Please provide more details about the platform you are using, specifically the operating system and file system.
With regards to Linux, it's most likely going to be stored as a UTC timestamp (see Jim's answer).
On Windows, if you are using NTFS then you are going to find similar behavior as Linux in that the timestamp is based on UTC. But they use different epoch times. When stored as an integer on Linux,
1/1/1970. But on Windows,
If you are using FAT or FAT32 on Windows, then beware that file times are not based on UTC, but on the local time zone of the computer that recorded it. That means there can be ambiguity around daylight saving time transition dates, and if you change your time zone, or bring files to a computer in a different time zone (perhaps over a FAT32-formatted USB key, for example) that the times will be interpreted as if they were in that time zone.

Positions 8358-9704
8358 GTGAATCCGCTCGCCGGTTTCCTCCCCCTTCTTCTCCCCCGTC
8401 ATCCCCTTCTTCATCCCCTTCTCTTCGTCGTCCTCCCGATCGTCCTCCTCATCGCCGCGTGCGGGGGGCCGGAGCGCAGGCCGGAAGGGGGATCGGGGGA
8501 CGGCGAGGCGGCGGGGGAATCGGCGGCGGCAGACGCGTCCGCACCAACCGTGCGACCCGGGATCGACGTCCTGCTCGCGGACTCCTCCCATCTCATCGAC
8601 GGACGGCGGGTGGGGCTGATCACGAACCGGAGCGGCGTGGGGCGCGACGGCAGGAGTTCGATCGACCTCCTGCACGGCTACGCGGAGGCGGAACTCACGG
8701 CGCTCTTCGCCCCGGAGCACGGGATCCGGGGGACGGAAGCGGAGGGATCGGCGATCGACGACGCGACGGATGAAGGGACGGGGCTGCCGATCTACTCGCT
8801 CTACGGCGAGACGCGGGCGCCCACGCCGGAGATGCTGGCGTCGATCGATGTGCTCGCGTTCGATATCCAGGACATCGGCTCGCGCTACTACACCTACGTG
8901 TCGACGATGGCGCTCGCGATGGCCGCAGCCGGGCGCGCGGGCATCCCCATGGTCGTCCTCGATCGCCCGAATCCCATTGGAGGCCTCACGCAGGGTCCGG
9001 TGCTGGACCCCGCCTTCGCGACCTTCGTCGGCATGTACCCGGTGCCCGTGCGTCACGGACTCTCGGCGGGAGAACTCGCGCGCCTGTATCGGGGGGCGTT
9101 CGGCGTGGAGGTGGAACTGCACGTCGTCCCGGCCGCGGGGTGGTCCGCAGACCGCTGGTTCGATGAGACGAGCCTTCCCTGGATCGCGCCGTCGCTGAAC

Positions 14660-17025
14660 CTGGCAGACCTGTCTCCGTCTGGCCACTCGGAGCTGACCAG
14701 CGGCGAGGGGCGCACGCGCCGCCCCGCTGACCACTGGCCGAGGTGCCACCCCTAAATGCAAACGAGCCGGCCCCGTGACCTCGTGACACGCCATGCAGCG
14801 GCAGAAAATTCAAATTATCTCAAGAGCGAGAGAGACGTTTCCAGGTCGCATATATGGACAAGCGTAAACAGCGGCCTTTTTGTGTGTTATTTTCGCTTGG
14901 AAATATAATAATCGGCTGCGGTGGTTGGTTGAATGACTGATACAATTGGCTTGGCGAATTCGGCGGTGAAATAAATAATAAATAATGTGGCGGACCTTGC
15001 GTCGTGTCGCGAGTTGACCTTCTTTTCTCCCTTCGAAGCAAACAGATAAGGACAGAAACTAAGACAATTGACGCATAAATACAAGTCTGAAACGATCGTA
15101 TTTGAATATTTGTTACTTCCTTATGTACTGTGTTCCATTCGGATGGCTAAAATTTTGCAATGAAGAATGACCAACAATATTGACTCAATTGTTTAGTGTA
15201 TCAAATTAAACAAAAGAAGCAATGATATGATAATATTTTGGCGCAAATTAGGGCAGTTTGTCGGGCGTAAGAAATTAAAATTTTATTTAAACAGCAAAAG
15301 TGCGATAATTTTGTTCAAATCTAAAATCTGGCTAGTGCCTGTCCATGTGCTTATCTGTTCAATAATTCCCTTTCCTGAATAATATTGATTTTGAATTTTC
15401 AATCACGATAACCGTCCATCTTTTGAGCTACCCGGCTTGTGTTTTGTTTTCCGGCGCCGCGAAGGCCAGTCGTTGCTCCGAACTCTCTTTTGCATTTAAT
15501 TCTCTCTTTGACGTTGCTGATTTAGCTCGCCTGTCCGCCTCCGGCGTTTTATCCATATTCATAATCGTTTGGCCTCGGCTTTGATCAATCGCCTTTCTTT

You can read more about Windows specifics here.
Either way, the ticking of the clock, or the manual adjustment of the clock, will not affect timestamps of recorded files in any way. It will only affect timestamps of new files.